Nothing Left (Harper’s March 2014)

From: Harper’s, March, 2014, pgs. 28-36.

Nothing Left

The long, slow surrender of American liberals

By Adolph Reed Jr.

For nearly all the twentieth century there was a dynamic left in the
United States grounded in the belief that unrestrained capitalism
generated unacceptable social costs. That left crested in influence
between 1935 and 1945, when it anchored a coalition centered in the
labor movement, most significantly within the Congress of Industrial
Organizations (CIO). It was a prominent voice in the Democratic Party
of the era, and at the federal level its high point may have come in
1944, when FDR propounded what he called "a second Bill of Rights."
Among these rights, Roosevelt proclaimed, were the right to a "useful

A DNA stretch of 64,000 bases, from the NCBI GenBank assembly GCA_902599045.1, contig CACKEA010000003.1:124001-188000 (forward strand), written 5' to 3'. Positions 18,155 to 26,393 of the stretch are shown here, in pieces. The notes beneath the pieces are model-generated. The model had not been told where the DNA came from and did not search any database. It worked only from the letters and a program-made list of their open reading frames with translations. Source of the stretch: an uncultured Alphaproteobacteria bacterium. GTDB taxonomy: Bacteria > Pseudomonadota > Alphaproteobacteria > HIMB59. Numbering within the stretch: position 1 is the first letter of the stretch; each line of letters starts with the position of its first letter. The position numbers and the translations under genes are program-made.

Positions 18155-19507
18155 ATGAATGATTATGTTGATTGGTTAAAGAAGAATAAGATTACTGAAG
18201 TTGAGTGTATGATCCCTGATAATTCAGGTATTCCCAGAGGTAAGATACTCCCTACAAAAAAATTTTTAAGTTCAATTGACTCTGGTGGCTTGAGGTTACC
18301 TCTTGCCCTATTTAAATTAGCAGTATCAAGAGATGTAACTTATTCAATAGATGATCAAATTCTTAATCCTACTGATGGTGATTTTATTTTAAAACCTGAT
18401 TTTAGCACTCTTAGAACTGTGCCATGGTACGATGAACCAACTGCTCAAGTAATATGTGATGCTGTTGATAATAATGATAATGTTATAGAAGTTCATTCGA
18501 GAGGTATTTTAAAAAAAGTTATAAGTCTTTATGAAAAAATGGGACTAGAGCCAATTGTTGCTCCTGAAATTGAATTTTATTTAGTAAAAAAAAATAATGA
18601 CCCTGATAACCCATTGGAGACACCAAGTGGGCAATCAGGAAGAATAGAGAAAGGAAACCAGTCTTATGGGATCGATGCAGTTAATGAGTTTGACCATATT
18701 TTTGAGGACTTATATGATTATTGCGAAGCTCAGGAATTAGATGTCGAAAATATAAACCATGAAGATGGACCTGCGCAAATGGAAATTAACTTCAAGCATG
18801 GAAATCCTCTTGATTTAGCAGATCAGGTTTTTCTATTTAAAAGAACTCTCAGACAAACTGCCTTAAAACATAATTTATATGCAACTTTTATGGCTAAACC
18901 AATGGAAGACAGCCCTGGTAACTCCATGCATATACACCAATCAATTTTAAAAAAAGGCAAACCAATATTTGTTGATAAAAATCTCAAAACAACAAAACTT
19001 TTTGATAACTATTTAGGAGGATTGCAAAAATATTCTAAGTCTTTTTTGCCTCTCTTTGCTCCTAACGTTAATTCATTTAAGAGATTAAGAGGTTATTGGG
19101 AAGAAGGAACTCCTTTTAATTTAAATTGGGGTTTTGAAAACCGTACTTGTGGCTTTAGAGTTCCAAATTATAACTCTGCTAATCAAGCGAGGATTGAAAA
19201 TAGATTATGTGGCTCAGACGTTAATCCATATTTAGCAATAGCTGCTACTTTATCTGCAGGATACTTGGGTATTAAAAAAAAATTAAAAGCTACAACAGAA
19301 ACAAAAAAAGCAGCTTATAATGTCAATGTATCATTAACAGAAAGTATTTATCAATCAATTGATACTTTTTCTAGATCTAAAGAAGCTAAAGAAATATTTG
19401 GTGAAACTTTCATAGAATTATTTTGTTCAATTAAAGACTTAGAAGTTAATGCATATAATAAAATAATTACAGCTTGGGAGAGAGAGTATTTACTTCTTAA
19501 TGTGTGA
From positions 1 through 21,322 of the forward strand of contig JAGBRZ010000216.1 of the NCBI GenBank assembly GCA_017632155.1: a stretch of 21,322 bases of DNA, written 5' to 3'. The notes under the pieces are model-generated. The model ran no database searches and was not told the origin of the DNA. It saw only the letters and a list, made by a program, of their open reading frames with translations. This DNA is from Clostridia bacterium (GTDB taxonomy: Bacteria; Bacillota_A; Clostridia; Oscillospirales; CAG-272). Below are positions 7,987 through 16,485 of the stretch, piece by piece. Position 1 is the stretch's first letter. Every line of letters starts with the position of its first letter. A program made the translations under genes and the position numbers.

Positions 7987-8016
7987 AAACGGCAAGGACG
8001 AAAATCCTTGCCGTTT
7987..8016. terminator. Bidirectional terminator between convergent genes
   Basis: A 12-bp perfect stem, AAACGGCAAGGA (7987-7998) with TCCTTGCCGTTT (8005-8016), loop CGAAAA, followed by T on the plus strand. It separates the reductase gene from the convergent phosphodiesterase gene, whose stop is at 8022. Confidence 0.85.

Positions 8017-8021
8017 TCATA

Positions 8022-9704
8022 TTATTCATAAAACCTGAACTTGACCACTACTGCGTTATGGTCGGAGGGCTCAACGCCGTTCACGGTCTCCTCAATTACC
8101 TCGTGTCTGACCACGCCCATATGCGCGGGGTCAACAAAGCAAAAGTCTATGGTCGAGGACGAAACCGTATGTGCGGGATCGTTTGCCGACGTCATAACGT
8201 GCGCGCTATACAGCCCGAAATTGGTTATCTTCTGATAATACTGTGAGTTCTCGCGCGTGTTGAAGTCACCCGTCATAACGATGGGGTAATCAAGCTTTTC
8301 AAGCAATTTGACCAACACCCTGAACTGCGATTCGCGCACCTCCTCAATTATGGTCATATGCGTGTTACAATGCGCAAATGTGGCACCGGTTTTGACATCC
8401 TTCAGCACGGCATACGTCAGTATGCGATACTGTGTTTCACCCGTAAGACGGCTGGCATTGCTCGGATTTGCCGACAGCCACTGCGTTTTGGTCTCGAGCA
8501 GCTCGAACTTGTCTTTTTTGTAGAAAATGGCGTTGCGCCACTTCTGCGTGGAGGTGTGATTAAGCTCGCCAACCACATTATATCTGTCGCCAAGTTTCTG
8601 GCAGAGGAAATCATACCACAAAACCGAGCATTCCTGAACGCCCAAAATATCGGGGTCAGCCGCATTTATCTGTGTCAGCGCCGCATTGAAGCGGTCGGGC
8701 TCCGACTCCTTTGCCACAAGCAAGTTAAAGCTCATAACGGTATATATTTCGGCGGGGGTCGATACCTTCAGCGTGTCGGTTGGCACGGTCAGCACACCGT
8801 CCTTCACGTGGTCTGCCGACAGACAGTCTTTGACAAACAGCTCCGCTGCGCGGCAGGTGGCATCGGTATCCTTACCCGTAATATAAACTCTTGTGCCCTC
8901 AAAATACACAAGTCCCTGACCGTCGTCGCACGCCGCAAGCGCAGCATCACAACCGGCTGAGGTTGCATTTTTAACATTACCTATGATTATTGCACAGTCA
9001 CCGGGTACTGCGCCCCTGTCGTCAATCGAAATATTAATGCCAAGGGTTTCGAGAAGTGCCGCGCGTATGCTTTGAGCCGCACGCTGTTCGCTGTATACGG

and remunerative job," "adequate medical care," and "adequate
protection from the economic fears of old age, sickness, accident, and
unemployment."

The labor-left alliance remained a meaningful presence in American
politics through the 1960s. What have become known as the social
movements of the Sixties — civil rights activism, protests against the
Vietnam War, and a renewed women’s movement — were vitally linked to
that egalitarian left. Those movements drew institutional resources,
including organizing talents and committed activists, from that older
left and built on both the legislative and the ideological victories
it had won. But during the 1980s and early 1990s, fears of a
relentless Republican juggernaut pressured those left of center to
take a defensive stance, focusing on the immediate goal of electing
Democrats to stem or slow the rightward tide. At the same time,
business interests, in concert with the Republican right and supported
by an emerging wing of neoliberal Democrats, set out to roll back as
many as possible of the social protections and regulations the left
had won. As this defensiveness overtook leftist interest groups,
institutions, and opinion leaders, it increasingly came to define
left-wing journalistic commentary and criticism. New editorial voices

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